Whether they’re thinking of the bus or the train, southern Gaspé Peninsula residents in Bonaventure maintain they “are pitiful” when it comes to transportation.
In Maria, where more than 2,700 residents live, there are many cars on route 132, which runs along the sea. Along the way, Nathalie Deslauriers chats with customers interested in her garage sale under a strong summer sun. “We’re sorry, we don’t have much [en matière de transport] “, she says to Have to.
Since 2013, the passenger train that ran from Matapédia to Gaspé along the peninsula’s south coast no longer runs. Only freight transport by rail is possible between Matapédia and Caplan, a distance of approximately 125 km. No train can run further to Gaspé, which is still 200 km away, due to the condition of the tracks, according to the Quebec Ministry of Transport (MTQ).
The bus, on the other hand, runs one departure a day from Gaspésie to larger centers via the northern part of the peninsula and another via the southern route.
To be treated in hospitals in Quebec or Montreal, which offer certain services not available in Gaspésie, “it takes us means of transport”, continues M.me Deslauriers. “We have nothing left. You have to be able to drive, otherwise it won’t work.”
Drive for treatment
Raymond Kerr, who lives in Chandler, east of the Bonaventure riding, knows something about it. He has to go to Rimouski or Montreal several times a year. The 71-year-old man has been fighting colon cancer for four years. Sometimes he has to take exams in the city. Not to mention the visits he pays to his daughters, both residents of Laval.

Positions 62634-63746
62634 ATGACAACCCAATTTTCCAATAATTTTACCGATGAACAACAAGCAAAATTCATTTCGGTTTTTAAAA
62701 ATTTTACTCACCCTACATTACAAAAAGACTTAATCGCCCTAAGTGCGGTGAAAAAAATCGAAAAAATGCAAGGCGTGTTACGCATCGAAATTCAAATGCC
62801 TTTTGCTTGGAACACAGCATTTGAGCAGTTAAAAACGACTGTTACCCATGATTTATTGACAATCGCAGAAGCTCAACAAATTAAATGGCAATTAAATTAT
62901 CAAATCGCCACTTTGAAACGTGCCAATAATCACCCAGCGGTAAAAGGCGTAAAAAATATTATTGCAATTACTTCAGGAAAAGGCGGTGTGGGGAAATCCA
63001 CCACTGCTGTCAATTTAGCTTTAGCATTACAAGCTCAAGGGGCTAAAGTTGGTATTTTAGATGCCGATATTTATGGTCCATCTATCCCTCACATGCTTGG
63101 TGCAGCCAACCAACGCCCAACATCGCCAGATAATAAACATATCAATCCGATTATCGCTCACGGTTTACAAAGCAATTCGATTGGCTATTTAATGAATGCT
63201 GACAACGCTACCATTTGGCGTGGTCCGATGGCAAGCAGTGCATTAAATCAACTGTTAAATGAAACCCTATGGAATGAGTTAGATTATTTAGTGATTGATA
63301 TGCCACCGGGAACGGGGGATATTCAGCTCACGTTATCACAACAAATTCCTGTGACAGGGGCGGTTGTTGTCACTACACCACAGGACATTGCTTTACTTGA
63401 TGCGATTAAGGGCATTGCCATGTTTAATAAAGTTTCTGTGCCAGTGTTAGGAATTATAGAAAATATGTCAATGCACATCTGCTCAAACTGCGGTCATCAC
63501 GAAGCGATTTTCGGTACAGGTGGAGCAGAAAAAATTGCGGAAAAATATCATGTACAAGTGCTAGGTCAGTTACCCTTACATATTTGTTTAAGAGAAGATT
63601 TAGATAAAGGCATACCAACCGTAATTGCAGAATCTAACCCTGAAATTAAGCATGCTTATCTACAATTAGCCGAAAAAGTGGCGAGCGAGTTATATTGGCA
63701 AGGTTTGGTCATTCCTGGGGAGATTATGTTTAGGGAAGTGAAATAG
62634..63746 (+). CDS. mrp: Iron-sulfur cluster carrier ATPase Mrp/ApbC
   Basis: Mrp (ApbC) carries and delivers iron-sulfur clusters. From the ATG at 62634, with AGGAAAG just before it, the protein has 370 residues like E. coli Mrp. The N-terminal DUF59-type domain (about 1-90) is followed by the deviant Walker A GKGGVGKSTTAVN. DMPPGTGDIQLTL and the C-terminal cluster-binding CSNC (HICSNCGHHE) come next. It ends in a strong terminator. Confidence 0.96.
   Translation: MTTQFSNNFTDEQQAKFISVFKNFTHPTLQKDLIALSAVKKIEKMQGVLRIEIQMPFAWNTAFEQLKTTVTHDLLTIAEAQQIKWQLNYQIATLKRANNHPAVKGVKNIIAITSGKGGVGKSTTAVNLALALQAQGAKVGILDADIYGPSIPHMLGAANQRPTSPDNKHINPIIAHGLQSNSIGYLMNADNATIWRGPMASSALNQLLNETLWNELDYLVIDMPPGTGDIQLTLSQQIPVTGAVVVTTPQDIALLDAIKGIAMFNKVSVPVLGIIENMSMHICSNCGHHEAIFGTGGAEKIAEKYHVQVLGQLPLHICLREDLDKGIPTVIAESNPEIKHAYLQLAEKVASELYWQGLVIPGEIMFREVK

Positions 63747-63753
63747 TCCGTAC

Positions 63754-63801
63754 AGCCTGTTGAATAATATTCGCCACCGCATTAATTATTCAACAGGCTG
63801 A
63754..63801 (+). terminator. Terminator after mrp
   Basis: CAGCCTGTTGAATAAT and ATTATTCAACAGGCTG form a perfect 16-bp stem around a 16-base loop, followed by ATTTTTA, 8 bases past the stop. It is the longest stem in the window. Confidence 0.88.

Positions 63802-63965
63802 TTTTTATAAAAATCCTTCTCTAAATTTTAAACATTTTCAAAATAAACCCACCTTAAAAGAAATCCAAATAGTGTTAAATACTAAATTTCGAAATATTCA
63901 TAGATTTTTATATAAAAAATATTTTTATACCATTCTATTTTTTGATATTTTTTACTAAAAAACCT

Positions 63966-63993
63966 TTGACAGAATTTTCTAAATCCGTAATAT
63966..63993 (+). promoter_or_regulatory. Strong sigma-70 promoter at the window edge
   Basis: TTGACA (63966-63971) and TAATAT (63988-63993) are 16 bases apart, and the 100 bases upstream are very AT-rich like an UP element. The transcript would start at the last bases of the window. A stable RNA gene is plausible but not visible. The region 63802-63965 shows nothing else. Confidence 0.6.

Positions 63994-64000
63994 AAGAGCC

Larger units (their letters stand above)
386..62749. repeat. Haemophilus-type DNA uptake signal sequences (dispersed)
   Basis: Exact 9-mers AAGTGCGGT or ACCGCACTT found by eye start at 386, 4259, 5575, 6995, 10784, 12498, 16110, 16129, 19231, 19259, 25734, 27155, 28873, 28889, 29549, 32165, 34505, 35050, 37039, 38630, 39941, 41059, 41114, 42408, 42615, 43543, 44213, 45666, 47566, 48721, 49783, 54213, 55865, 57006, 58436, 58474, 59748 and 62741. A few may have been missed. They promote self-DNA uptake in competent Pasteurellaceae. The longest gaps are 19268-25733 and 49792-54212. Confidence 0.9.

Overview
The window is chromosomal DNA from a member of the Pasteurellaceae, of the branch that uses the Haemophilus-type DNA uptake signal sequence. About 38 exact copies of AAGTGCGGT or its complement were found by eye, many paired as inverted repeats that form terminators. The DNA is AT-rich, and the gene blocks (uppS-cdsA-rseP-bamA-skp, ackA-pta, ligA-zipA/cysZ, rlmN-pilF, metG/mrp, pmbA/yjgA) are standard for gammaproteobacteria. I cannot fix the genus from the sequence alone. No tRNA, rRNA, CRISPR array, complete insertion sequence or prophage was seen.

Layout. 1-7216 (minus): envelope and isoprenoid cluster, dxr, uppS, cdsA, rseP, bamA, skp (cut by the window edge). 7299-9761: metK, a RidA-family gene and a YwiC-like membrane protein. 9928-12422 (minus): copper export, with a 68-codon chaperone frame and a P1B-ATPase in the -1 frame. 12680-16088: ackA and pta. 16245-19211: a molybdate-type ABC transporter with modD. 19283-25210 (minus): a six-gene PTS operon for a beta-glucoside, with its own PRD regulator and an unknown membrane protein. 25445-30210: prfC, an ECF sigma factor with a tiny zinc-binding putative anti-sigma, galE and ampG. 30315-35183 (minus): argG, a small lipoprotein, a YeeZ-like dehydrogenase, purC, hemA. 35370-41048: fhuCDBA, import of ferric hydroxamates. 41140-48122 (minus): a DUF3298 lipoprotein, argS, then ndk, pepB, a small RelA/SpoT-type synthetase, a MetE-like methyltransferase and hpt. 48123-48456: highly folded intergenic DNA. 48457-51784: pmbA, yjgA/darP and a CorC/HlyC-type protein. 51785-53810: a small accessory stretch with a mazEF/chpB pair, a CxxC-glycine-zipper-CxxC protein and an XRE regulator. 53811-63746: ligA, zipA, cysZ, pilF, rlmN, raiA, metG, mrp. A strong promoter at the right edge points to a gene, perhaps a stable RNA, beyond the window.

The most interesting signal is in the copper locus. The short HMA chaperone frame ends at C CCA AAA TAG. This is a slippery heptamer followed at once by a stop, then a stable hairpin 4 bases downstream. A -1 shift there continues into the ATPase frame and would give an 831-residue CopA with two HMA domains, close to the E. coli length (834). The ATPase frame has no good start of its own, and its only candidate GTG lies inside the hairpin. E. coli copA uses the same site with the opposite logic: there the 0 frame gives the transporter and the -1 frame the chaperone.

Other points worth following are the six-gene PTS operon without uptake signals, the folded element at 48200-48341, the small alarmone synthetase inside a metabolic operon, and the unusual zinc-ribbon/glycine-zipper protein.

By bus, the trip from Chandler to Montreal “still takes 14 hours,” almost 4 hours longer than by car, Mr. Kerr. “But we accept and we drive”, he adds with good humour. A regular ticket, with the bus company that offers the trip, Keolis, costs about 130 dollars. He also sometimes takes his car when the road conditions are good.
In terms of the election campaign, Raymond Kerr hails the investments of the François Legault government, especially in the region, during his last mandate. His vote will therefore go to the CAQ.
A close battle between the Parti Québécois (PQ) and the CAQ formation is announced in his riding, Bonaventure. The outgoing independent deputy Sylvain Roy is not seeking a new mandate. The latter represented the citizens of the region since 2012 without interruption. First elected as the PQ, he had slammed the door on the PQ in 2021 because he no longer trusted the leader, Paul St-Pierre Plamondon.
But for Mr. Kerr PQ “no longer exists”. “There is a total lack of leadership, we go from one candidate to another approximately every two years. For him, the founder of the party, René Lévesque, was “a god”. “He was never replaced either. »
The return of the train
According to PQ candidate Alexis Deschênes, transport – like the train and the bus – are essential services for a remote region like the Gaspé Peninsula. In addition, “the train, for goods and to free up space on route 132, there are companies that need it. »